Being such a straight arrow was part of the reason for this amazing fecundity, but Annie herself was a bigger one. After all, it was her single hesitant suggestion about the bee-sting which had shaped the book and given it its urgency when Paul had firmly believed he could never feel urgent about Misery again.
He'd been sure of one thing from the start: there really was no Misery's Retum. His attention had been focused only on finding a way to get the bitch out of her grave without cheating before Annie decided to inspire him by giving him an enema with a handful of Ginsu knives. Minor matters such as what the f**king book was supposed to be about would have to wait.
During the two days following Annie's trip to town to pay her tax-bill, Paul tried to forget his failure to take advantage of what could have been a golden opportunity to escape and concentrated on getting Misery back to Mrs Ramage's cottage instead. Taking her to Geoffrey's home was no good. The servants - most notably Geoffrey's gossipy butler, Tyler - would see and talk. Also, he needed to establish the total amnesia which had been caused by the shock of being buried alive. Amnesia? Shit, the chick could barely talk. Sort of a relief, given Misery's usual burblings.
So - what next? The bitch was out of her grave, now where was the f**king story? Should Geoffrey and Mrs Ramage tell Ian that Misery was still alive? Paul didn't think so but he wasn't sure - not being sure of things, he knew, was a charmless corner of purgatory reserved for writers who were driving fast with no idea at all where they were going.
Not Ian, he thought, looking out at the barn. Not Ian, not yet. The doctor first. That old ass**le with all the n's in his name, Shinebone.
The thought of the doctor brought Annie's comment about bee-stings to mind, and not for the first time. It kept recurring at odd moments. One person in every dozen...
But it just wouldn't play. Two unrelated women in neighboring townships, both allergic to stings in the same rare way?
Three days following the Great Annie Wilkes Tax Bailout, Paul had been drowsing his way into his afternoon nap when the guys in the sweatshop weighed in, and weighed in heavy. This time it wasn't a flare; this time it was an H-bomb explosion.
He sat bolt upright in bed, ignoring the flare of pain which shot up his legs.
"Annie!" he bawled. "Annie, come in here!" He heard her thump down the stairs two at a time and then run down the hallway. Her eyes were wide and scared when she came in.
"Paul! What's wrong? Are you cramping? Are you - "
"No "he said, but of course he was; his mind was cramping. "No. Annie, I'm sorry if I scared you, but you gotta help me into the chair. Mighty f**k! I got it!" The dreaded effword was out before he could help it, but this time it didn't seem to matter - she was looking at him respectfully, and with not a little awe. Here was the secular version of the Pentecostal fire, burning before her very eyes.
"Of course, Paul." She got him into the chair as quickly as she could. She began to roll him toward the window and Paul shook his head impatiently. "This won't take long," he said, "but it's very important."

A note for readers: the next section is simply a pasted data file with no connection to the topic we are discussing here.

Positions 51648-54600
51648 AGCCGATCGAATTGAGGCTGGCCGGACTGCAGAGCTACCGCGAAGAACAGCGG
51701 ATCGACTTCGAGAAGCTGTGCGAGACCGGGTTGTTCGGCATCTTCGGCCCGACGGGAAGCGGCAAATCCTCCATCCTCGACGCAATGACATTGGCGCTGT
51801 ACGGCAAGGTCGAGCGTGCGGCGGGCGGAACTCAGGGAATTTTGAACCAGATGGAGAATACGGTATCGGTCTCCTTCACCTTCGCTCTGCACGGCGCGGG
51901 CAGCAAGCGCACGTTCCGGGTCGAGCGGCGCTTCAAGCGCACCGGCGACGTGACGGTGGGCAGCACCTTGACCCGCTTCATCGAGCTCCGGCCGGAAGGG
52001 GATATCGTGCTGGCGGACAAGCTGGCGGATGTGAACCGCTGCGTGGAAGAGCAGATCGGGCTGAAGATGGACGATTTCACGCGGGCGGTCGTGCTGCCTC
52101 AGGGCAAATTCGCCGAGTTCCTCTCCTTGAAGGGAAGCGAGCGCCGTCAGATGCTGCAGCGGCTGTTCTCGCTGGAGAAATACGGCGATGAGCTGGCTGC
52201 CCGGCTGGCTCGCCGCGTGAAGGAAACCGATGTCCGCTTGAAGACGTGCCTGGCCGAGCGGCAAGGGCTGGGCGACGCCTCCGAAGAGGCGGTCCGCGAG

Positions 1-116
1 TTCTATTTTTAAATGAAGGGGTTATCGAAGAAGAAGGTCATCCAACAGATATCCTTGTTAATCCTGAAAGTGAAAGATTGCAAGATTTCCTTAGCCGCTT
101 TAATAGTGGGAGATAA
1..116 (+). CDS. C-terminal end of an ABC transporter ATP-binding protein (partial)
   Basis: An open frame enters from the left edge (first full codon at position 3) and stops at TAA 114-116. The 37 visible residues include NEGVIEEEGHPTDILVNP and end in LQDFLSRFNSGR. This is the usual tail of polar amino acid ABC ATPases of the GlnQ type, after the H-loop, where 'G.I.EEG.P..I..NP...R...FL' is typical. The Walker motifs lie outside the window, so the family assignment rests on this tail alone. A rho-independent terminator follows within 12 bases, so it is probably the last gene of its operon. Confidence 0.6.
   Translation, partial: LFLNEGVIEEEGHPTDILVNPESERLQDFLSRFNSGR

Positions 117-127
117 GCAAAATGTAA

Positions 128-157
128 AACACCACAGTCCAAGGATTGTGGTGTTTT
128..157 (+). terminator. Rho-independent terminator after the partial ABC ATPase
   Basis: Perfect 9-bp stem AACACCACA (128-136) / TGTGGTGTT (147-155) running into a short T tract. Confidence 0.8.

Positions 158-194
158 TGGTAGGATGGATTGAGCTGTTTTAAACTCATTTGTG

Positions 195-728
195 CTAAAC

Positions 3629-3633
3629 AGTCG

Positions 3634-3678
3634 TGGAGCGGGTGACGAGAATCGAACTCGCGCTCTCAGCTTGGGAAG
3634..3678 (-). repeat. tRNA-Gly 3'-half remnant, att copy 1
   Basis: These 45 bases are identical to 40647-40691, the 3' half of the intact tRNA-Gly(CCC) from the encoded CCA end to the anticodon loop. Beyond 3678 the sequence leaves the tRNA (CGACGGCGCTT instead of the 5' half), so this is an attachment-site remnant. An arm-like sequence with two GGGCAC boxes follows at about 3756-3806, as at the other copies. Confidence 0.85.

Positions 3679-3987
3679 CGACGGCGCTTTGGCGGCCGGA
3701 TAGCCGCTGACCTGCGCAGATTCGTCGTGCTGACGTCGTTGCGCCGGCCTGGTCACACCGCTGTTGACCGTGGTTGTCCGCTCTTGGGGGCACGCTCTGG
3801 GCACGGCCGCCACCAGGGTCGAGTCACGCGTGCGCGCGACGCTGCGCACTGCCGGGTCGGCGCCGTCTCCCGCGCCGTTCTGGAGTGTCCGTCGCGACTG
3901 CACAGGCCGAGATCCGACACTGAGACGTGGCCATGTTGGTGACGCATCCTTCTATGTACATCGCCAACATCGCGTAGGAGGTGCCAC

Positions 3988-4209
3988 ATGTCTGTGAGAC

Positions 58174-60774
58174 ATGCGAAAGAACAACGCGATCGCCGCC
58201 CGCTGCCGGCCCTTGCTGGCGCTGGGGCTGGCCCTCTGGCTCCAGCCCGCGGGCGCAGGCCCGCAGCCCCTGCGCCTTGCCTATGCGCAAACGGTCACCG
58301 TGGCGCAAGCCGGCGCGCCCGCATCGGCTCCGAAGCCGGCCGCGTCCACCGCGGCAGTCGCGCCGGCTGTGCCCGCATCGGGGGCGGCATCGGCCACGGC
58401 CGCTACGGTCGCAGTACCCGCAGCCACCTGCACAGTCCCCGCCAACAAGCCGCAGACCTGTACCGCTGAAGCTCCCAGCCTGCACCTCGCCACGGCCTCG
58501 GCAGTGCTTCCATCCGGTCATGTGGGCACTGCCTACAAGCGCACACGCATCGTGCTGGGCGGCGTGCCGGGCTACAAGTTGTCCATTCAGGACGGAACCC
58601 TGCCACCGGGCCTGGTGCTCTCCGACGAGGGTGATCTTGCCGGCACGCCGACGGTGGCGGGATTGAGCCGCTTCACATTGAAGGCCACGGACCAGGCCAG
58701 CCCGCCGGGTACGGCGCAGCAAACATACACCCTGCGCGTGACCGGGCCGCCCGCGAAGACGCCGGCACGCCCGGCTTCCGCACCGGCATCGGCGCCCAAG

"Is it about the book?"
"It is the book. Be quiet. Don't talk to me." Ignoring the typewriter - he never used the typewriter to make notes - he seized one of the ballpoints and quickly covered a single sheet of paper with a scrawl that probably no one but himself could have read.
They WERE related. It was bees and it affected them both the same way because they WERE related. Misery's an orph. And guess what? The Evelyn-Hyde babe was MISERY'S SISTER! Or maybe half-sister. That would probably work better. Who gets the first hint? Shinny? No. Shinny's a ninny. Mrs R. She can go to see Charl. E-H's mommy and
And now he was struck by an idea of such intense loveliness - in terms of the plot at least - that he looked up, mouth open, eyes wide.
"Paul?" Annie asked anxiously.
"She knew," Paul whispered. "Of course she did. At least strongly suspected. But - " He bent to his notes again.
she - Mrs R. realizes at once that Mrs E-H has got to know M. is related to her daught. Same hair or something. Remember E-H's mom is starting to look like a maj. character. You'll need to work her up. Mrs R. starts to realize Mrs E-H MAY EVEN HAVE KNOWN MISERY WAS BURIED ALIVE!! SHIT ON A SHINGLE! LOVE IT! Suppose the ole lady guessed Misery was a leftover of her f**k-'em-and-leave-'em days and
He put the pen down, looked at the paper, then slowly picked the pen up again and scrawled a few more lines.
Three necessary points.
1. How does Mrs E-H react to Mrs R's suspicions? She should be either murderous or puke-up scared. I prefer scared but think A.W. would like murderous, so OK murd.
2. How does Ian get into this?
3. Misery's amnesia?
Oh and here's one to grow on. Does Misery find out her mom lived with the possibility that not just one but two of her daughters had been buried alive rather than speak up?
"You could help me back into bed now if you wanted," Paul said. "If I sounded mad, I'm sorry. I was just excited."
"That's all right, Paul." She still sounded awed.
Since then the work had driven on famously. Annie was right; the story was turning out to be a good deal more gruesome than the other Misery books - the first chapter had not been a fluke but a harbinger. But it was also more richly plotted than any Misery novel since the first, and the characters were more lively. The latter three Misery novels had been little more than straightforward adventure tales with a fair amount of piquantly described sex thrown in to please the ladies. This book, he began to understand, was a gothic novel, and thus was more dependent on plot than on situation. The challenges were constant. It was not just a question of Can You? to begin the book - for the first time in years, it was Can You? almost every day... and he was finding he could.